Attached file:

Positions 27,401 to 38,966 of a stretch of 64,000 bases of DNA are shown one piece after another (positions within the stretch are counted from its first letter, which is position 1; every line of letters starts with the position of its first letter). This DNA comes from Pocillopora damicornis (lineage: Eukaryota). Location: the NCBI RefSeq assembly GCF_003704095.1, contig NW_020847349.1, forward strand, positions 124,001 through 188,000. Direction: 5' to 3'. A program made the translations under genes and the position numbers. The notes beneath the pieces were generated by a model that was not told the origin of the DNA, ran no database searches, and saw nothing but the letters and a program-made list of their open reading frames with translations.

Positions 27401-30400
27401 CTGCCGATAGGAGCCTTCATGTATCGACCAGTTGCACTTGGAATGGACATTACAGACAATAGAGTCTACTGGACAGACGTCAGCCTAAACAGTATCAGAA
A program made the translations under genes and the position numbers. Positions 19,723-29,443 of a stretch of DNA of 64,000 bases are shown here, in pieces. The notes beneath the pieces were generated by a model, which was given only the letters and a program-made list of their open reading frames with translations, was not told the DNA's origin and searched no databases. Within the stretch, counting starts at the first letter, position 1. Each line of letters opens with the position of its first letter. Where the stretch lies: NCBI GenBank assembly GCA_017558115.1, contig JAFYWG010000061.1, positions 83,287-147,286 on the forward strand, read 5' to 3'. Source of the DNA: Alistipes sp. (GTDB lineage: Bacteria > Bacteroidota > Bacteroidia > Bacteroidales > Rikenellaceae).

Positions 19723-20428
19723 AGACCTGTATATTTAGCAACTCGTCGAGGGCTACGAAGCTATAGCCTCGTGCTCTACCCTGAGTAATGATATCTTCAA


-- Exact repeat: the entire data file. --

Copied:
Positions 27,401 to 38,966 of a stretch of 64,000 bases of DNA are shown one piece after another (positions within the stretch are counted from its first letter, which is position 1; every line of letters starts with the position of its first letter). This DNA comes from Pocillopora damicornis (lineage: Eukaryota). Location: the NCBI RefSeq assembly GCF_003704095.1, contig NW_020847349.1, forward strand, positions 124,001 through 188,000. Direction: 5' to 3'. A program made the translations under genes and the position numbers. The notes beneath the pieces were generated by a model that was not told the origin of the DNA, ran no database searches, and saw nothing but the letters and a program-made list of their open reading frames with translations.

Positions 27401-30400
27401 CTGCCGATAGGAGCCTTCATGTATCGACCAGTTGCACTTGGAATGGACATTACAGACAATAGAGTCTACTGGACAGACGTCAGCCTAAACAGTATCAGAA
A program made the translations under genes and the position numbers. Positions 19,723-29,443 of a stretch of DNA of 64,000 bases are shown here, in pieces. The notes beneath the pieces were generated by a model, which was given only the letters and a program-made list of their open reading frames with translations, was not told the DNA's origin and searched no databases. Within the stretch, counting starts at the first letter, position 1. Each line of letters opens with the position of its first letter. Where the stretch lies: NCBI GenBank assembly GCA_017558115.1, contig JAFYWG010000061.1, positions 83,287-147,286 on the forward strand, read 5' to 3'. Source of the DNA: Alistipes sp. (GTDB lineage: Bacteria > Bacteroidota > Bacteroidia > Bacteroidales > Rikenellaceae).

Positions 19723-20428
19723 AGACCTGTATATTTAGCAACTCGTCGAGGGCTACGAAGCTATAGCCTCGTGCTCTACCCTGAGTAATGATATCTTCAA